Blakey Johnston Breaks a World Record With a 30 Hour Surf at Cronulla Beach

An image of Australian surfer Blakey Johnston surfing. He is currently trying to complete a 40 hour surf Cronulla.

Warning: This article deals with the topic of suicide and may be triggering for some readers.

Huge crowds gathered on Friday morning at Cronulla Beach in Sydney’s southeast to cheer on local legend Blake Johnston as he crossed the 30-hour mark to break the record for the longest continuous surf session.

Johnston is a 40-year-old former pro-surfer who has so far raised just shy of a quarter of a million dollars for a mental health charity called the Chumpy Pullin Foundation.

After being in the water for 30 straight hours, with hourly breaks for medical check-ups, food and water, Johnston is planning to spend a further 10 hours in the surf to hit the 40-hour mark, which he should do at 5pm.


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A post shared by Blake Johnston (@blakeyjohnston)

By 7am on Friday, he had surfed somewhere in the vicinity of 525 waves during his mammoth session and told reporters on the beach that he was feeling “pretty cooked.” At this time, he had just surpassed the continuous surf record that was formerly held by the South African, Josh Elsin. In 2015, Elsin caught 455 waves in a 30-hour and 11-minute session in 2015.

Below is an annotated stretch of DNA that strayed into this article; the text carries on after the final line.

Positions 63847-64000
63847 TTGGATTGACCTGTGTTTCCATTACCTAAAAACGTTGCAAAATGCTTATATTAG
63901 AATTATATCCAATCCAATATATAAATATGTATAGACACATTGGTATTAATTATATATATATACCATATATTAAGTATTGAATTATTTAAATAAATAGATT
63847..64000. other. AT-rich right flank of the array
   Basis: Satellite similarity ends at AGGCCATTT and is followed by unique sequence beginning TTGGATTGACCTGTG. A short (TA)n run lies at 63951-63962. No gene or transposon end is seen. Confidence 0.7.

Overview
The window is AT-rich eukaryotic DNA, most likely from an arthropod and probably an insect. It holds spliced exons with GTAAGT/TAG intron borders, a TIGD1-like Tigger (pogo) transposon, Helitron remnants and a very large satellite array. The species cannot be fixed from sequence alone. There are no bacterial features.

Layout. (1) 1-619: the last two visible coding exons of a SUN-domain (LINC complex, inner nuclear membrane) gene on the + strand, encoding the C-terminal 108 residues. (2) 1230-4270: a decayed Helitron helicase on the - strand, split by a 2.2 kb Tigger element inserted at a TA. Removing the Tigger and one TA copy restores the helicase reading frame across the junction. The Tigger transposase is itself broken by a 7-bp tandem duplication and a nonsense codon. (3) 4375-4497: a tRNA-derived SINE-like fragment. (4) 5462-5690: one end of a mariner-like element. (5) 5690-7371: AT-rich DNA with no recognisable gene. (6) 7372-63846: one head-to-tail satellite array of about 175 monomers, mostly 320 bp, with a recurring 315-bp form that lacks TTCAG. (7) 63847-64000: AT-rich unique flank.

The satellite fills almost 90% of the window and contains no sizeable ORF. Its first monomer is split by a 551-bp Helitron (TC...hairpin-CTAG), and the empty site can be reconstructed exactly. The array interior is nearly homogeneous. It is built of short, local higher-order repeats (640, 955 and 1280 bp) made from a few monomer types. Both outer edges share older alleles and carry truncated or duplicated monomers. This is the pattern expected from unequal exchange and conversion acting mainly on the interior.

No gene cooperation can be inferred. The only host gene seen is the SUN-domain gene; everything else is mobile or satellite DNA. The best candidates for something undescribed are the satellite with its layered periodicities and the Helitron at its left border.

“Everyone deserves to feel awesome … deserves to take care of yourself,” Johnston said, fighting back tears as came in to talk to the crowd.

On his website, Johnston notes his personal connection with mental health struggles, having lost his father, Wayne, and three friends to battles with mental illness. The Chumpy Pullin foundation was established by his brother, Ben, who told Sky News that his brother was doing well.

“We’re so immensely proud of what he’s done, and what he is setting out to achieve. This is all about honouring the legacy of our amazing dad,” he said.

“I saw him a moment ago, and he’s smiling and happy. He is a big part of the Cronulla community and he had so many people around him, I think he’s probably running on adrenaline. It’s remarkably physically what he’s doing.”


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A post shared by Blake Johnston (@blakeyjohnston)

Johnston himself told reporters that he battles with his own issues and hopes that the money can be put to good use.

“When I’m pushing through the dark moment on my ultra-mission, I have to remind myself I chose to be here, I’m doing this to become a better person. How good is this? My boys deserve a strong dad,” he said.

If this article brings up any issues for you or anyone you know, or you are experiencing suicidal ideation or are at risk, please contact Lifeline (13 11 14), Kids Helpline (1800 55 1800) or Beyond Blue (1300 22 4636), all of which provide trained counsellors you can talk with 24/7. If you are in immediate danger, call 000.

Related: Nedd Brockmann Has Finished His Epic 3,800km Run Across Australia

Related: Surfing Legend Belinda Baggs on the Fight to Protect Our Coastlines

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